Surachai "Nga" Jantimathawn 
Surachai "Nga Caravan" Jantimathawn - vocals, acoustic guitar 
Wirasak Sunthawnnsi - guitar, vocals 
Mongkhon Uthok - vocals, phin (a kind of Thai lute), wut (a panpipe-like Thai instrument), harmonica 
Thongkran Thana - lead guitar, slide guitar, violin, vocals 
Track List 
01 Dangerous American (3:47) 
02 Letter From Farmer (3:50) 
03 Ten Deaths Growing Up Hundred Thousand (4:25) 
04 Come Together (4:32) 
05 Common Please (2:40) 
06 Up Raising (2:59) 
07 Mr. Kaum (3:34) 
08 Lam Plern Jarern Jai (3:28) 
09 Serng E-san (3:41) 
10 Khula (5:46) 
A1 อเมริกันอันตราย
A2 จดหมายจากชาวนา
A3 ตายสิบเกิดแสน
A4 รวมกันเข้า
A5 มารวมกันนะเธอจ๋า
B1 ลุกขึ้นสู้
B2 ตาคำ
B3 ลำเพลินเจริญใจ
B4 เซิ้งอีสาน
B5 กุลาร้องให้ 

Abbhama “Alam Raya” 1978 Indonesia Prog Symphonic

Abbhama “Alam Raya” 1978 Indonesia Prog Symphonic

This Indonesian septet offer a symphonic prog sound influenced by the usual suspects (Yes, Genesis, ELP), yet offer much personal identity. For one thing, the vocals are all in Indonesian, which adds a unique local colour and personality to the music. Players on flute and oboe add profound classical touches. Meanwhile, keyboardist "Oni" (apart from singer/pianist Iwan Majdid, nobody in the group is credited with surnames) colours the music with organ, electric piano and various synthesizer sounds. 
Don't get me wrong, the album is nice, but the band tend towards the "polite" side for the most part. I keep wishing they'd cut loose, kick it up to the next level, but it never occurs. It's all very pleasant, but never much more than that. And there are a few rather cheesy moments, as on "Keraidaan Yang Ada", which opens and closes with a bombastic rendition of "God Save The Queen". 

Still, a resonable album that's a lot better than some others from Indonesia (Godbless' laughably derivative HUMA DI ATAS BUKIT, for example). As usual, with Indonesian prog releases, don't expect the best sound. Not only was this likely recorded under less-than-ideal conditions, but it was only ever released (so far) on cassette. Frankly, I'm surprised it sounds as good as it does, considering all of the Progbear ...~

One of my obsessions since I joined the Symphonic team and started to clean the bandlist was to listen ABBHAMA, a band from Indonesia that had only released a cassette back in the late 70's called "Alam Raya", almost unknown even in their country, for this reason I thought it would be one of the few bands in the genre I wouldn't listen, until I got a copy of the album (It was released by a Japanese label on CD). 
I must say it's quite an experience, not the best music available but very addictive, somehow sounds like a soundtrack of a movie made in Bollywood (knowing of course that Indonesia is not India, but I find similarities in style) but one that mixes Neo Classical, Baroque, Prog, Pop and even some ethnic music with birds chirpings and everything. 

One thing I must say Iwan Madjid does a very proficient work with the piano, Ona makes miracles with a set of keyboards that sounds very unprofessional (cheap), and Dhrama plays the flute in the purest style of Peter Gabriel, but the most impressive fact is the sweet voice of Iwan Madjid, very childish, almost like a kid before the change of voice, something like Jon Anderson meets Annie Haslam when they were 12, the arrangements are very solid (probably the best) but they lack of musical weight maybe even a bit cheesy but just can't stop listening it.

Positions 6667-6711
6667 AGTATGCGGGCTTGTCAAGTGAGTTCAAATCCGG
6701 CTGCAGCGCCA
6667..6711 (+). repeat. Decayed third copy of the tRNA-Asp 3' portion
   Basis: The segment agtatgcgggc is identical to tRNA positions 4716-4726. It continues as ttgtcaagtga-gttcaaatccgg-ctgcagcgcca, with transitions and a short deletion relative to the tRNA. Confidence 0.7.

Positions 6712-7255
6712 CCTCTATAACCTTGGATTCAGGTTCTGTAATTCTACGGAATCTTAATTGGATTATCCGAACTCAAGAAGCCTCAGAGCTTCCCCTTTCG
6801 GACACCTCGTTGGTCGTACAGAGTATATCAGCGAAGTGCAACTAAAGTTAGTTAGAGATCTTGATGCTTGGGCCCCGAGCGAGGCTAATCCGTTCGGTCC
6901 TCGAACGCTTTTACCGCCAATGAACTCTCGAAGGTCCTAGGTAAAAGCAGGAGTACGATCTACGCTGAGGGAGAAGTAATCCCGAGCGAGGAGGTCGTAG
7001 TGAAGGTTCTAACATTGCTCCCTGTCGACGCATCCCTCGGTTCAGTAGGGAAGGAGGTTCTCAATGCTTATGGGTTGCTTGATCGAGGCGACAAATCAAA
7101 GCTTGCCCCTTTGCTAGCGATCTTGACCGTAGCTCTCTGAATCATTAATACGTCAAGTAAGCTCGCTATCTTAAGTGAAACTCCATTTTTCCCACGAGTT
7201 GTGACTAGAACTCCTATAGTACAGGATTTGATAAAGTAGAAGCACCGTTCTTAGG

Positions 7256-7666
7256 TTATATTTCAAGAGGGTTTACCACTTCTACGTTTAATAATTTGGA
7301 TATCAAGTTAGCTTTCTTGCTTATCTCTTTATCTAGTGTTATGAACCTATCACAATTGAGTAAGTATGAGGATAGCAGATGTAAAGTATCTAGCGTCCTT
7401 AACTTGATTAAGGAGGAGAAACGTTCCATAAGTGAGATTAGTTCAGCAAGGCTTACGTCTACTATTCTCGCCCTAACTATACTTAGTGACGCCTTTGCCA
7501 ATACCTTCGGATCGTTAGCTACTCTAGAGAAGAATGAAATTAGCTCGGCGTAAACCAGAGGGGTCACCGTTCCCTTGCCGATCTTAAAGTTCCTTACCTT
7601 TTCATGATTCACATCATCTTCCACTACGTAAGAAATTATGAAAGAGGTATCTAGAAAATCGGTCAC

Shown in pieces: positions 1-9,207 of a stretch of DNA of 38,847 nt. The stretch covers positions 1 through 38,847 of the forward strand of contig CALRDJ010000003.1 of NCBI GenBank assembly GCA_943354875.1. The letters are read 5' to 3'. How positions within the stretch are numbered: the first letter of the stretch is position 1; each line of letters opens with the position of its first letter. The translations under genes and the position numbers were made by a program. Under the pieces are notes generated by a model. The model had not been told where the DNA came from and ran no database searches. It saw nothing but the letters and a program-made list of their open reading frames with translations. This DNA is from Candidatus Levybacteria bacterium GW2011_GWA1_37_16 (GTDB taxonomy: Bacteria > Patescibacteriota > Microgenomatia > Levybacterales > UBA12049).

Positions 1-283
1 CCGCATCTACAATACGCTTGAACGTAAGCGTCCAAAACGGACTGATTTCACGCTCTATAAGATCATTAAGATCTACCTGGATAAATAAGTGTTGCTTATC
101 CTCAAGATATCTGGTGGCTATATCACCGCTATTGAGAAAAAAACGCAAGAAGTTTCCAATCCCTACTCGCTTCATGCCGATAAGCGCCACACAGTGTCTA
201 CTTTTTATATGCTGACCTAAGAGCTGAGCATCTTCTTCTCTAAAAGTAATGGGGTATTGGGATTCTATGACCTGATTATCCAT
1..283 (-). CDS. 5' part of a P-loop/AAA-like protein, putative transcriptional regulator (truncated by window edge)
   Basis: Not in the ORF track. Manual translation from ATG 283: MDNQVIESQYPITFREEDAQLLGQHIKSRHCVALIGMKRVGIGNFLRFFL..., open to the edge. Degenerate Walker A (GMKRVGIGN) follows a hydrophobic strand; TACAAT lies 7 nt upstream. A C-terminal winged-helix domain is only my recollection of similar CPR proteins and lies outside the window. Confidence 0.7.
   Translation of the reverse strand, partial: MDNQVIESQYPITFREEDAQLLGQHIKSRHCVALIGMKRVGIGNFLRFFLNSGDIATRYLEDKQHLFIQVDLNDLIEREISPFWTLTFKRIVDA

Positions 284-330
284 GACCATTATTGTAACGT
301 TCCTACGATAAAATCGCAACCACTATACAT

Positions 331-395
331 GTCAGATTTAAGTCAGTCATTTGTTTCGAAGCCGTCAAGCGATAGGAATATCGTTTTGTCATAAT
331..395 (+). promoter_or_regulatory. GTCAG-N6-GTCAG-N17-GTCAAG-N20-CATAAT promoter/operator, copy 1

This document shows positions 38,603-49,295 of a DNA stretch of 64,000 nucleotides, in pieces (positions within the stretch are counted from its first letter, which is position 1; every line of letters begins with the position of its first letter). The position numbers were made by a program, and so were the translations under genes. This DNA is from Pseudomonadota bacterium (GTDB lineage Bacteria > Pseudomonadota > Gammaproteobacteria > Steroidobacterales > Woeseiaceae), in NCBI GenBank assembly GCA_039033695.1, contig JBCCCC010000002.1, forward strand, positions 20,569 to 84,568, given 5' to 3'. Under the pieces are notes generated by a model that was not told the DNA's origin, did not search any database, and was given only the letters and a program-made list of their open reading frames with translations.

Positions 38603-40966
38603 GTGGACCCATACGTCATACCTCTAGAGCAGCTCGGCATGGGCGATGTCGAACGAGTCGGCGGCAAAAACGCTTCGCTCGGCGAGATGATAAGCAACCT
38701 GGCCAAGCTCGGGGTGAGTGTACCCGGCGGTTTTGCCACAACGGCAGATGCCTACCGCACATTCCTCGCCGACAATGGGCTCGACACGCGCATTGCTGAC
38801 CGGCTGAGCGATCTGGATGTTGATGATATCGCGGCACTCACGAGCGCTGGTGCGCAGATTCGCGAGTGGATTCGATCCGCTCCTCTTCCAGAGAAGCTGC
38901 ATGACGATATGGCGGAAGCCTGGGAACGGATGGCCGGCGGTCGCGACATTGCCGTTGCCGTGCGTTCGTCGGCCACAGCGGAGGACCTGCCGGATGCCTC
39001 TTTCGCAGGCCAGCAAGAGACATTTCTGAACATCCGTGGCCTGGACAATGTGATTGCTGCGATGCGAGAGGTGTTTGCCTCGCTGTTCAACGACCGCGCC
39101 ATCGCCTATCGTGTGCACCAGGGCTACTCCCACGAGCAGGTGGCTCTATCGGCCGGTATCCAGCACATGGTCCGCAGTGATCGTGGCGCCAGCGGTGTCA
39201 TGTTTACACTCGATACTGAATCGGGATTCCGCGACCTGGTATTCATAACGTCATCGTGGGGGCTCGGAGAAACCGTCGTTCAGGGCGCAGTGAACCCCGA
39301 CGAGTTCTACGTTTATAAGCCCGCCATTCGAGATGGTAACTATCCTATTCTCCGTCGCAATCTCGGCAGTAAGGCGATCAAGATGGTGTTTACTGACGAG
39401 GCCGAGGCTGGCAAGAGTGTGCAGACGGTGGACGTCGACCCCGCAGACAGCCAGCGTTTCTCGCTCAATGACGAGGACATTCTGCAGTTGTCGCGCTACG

Sometimes they try to be pompous but neither the instruments, the music or the voice helps them, it's evident they are a Symphonic band in structure but their style is so unique that puzzles me, the only thing I can't stand are the terrible electronic drums.. 

For some people they may not sound too professional or even be too innocent, but the beauty of their music is precisely there, simple tunes very naïve but they have something special, but lets go with some tracks. 

The album starts with "Kembali", really frightened me, I don't know what they tried to do at the beginning, some sort of Indonesian Disco intro very rhythmic that suddenly changes when the vocals start, not very radical to be honest but you know they have something, until then the real deal starts, the keyboard work first influenced by ELP and then a hard guitar work with a jazzy flute that suddenly turns Baroque to return to the poppy intro with some Focus reminiscences...that they are Prog there is no doubt, but this is not the strongest track of the album, despite this fact it's evident they know how to make radical changes. 

"Asmara" starts promising with a solid keyboard intro until the voice joins, lets be honest, it's a bit hard to get into such a complex language, again some diluted Baroque influence and a guitar a la Ian Akkerman, provides some delightful moments, good track, maybe a bit soft for people used to the classics but they are good.